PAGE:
Yesterday the Buenos Aires provincial police entered the home of Adriana Funaro with a search warrant for the “cultivation and possession of narcotics.” Adriana is a member of the group Canabicultores de Zona Sur and produces oil from marijuana plants to treat her own arthrosis, and to give away to other patients who use the substance for therapeutic and palliative purposes.
The police intervention was brought on due to a report from a neighbor, who fired a gun in front of Adriana’s house in sight of friends and relatives. The police agents, however, did not intervene because of the gunfire, which they “did not hear.” Adriana was arrested for possession of 36 marijuana plants and seeds in her house, and the police confiscated droppers containing medicinal cannabis oil.
While the legal framework in our country allows for the development of research to explore the potential medical uses of cannabis, it makes its use illegal and criminalizes users.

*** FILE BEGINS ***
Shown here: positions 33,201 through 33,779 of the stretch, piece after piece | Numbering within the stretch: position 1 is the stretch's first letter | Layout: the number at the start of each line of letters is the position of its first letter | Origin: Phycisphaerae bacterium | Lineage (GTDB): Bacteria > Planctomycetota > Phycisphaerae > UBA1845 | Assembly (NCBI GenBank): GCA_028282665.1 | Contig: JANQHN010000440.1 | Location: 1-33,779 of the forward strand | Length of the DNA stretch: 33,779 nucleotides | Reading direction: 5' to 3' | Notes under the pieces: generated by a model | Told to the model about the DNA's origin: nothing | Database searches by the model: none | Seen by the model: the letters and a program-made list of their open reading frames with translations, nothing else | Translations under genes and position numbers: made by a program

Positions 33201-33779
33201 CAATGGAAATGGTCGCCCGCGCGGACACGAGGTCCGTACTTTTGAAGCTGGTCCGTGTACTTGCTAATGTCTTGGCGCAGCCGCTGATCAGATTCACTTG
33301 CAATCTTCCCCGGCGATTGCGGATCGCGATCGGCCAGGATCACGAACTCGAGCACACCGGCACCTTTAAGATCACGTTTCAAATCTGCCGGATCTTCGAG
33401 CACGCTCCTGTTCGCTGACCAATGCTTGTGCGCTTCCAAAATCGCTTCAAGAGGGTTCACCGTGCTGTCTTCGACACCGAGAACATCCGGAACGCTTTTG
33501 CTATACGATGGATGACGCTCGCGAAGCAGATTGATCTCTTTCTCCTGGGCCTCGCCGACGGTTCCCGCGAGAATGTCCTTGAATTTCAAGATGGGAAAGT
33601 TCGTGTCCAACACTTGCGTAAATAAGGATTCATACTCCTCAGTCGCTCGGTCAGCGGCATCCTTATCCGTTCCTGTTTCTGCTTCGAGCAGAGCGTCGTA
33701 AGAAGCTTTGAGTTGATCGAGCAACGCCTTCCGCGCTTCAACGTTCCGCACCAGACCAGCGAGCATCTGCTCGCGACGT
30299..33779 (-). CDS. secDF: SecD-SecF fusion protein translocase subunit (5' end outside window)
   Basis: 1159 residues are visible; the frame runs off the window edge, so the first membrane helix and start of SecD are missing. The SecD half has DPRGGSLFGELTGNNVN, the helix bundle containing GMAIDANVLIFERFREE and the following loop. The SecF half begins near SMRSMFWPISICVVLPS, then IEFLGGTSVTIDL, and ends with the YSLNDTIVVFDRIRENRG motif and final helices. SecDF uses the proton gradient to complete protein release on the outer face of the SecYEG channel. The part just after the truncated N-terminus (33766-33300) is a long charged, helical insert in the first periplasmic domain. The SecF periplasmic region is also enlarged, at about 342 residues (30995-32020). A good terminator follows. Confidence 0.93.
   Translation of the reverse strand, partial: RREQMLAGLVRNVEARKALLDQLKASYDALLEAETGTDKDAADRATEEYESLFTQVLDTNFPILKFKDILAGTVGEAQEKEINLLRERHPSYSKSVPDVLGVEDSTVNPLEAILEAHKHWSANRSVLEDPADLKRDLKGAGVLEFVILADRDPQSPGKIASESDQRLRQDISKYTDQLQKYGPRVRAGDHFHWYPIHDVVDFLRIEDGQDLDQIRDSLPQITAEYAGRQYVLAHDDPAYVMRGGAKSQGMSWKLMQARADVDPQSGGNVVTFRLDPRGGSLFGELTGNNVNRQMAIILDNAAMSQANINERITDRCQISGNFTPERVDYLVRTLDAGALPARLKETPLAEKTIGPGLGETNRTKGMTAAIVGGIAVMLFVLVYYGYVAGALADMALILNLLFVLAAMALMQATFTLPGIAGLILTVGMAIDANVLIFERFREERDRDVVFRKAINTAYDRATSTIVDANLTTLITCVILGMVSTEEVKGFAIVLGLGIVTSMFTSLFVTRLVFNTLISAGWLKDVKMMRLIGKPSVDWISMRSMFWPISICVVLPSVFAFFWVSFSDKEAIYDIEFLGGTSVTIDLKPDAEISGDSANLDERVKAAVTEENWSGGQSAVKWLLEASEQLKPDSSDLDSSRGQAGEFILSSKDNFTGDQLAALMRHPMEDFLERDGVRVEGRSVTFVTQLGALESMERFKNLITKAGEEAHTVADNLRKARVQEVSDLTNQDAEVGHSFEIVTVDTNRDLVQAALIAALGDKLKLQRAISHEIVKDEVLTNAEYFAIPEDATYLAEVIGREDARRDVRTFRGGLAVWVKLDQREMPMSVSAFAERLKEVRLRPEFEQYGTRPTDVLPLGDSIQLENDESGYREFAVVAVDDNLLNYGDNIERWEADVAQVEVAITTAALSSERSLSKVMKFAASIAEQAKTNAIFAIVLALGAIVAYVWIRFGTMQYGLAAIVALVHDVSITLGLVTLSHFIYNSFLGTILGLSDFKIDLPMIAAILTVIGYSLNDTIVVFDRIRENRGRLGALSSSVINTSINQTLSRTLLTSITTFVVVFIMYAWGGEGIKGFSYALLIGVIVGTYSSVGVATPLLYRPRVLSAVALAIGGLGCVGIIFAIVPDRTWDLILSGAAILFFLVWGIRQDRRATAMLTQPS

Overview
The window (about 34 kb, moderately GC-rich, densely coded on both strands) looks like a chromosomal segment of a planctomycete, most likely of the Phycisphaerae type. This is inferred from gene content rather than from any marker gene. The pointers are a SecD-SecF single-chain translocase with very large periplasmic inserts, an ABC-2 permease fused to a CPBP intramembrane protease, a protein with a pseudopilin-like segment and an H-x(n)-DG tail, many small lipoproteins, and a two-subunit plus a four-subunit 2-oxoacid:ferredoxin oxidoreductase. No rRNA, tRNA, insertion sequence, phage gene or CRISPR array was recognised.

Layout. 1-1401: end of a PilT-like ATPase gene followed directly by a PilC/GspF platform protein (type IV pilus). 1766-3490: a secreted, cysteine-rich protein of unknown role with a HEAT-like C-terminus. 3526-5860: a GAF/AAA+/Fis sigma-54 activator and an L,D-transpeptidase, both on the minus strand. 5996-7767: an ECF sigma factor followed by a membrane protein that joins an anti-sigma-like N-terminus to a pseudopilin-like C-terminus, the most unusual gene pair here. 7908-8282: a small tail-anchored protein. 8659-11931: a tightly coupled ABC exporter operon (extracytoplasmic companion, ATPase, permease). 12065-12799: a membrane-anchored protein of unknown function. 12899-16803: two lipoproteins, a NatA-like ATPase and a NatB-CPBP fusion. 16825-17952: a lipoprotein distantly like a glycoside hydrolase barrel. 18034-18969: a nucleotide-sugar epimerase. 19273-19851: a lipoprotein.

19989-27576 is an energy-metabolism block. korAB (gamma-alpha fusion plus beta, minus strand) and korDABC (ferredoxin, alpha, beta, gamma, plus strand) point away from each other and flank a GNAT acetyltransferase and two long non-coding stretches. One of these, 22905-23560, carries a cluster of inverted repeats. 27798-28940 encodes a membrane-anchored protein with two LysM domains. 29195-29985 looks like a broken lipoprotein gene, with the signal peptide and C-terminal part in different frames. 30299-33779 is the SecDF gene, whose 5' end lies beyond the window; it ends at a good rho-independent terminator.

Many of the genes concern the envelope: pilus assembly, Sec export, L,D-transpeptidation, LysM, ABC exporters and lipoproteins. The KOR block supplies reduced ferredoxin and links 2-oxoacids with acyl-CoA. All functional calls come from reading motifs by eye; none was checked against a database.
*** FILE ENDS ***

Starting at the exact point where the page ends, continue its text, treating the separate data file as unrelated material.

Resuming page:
There is currently a bill passed by the Chamber of Deputies that regulates the use of cannabis for medicinal purposes. But it is important to point out that this initiative does not account for individual, charitable or collective cultivation. This means cases like Adriana’s, as well as those of Eric Julián Sepúlveda Pascottine and Alejandro Nicolás Tverdovsky, who were imprisoned in the province of Córdoba last October for producing cannabis oil for medicinal use, will continue to occur.
Once again, we observe a prevailing model of prohibitionist policies that concentrate their efforts on criminalizing users. In this case, like so many others, state intervention deprives individual growers of their freedom as a means to prevent their association with the illegal drug trade.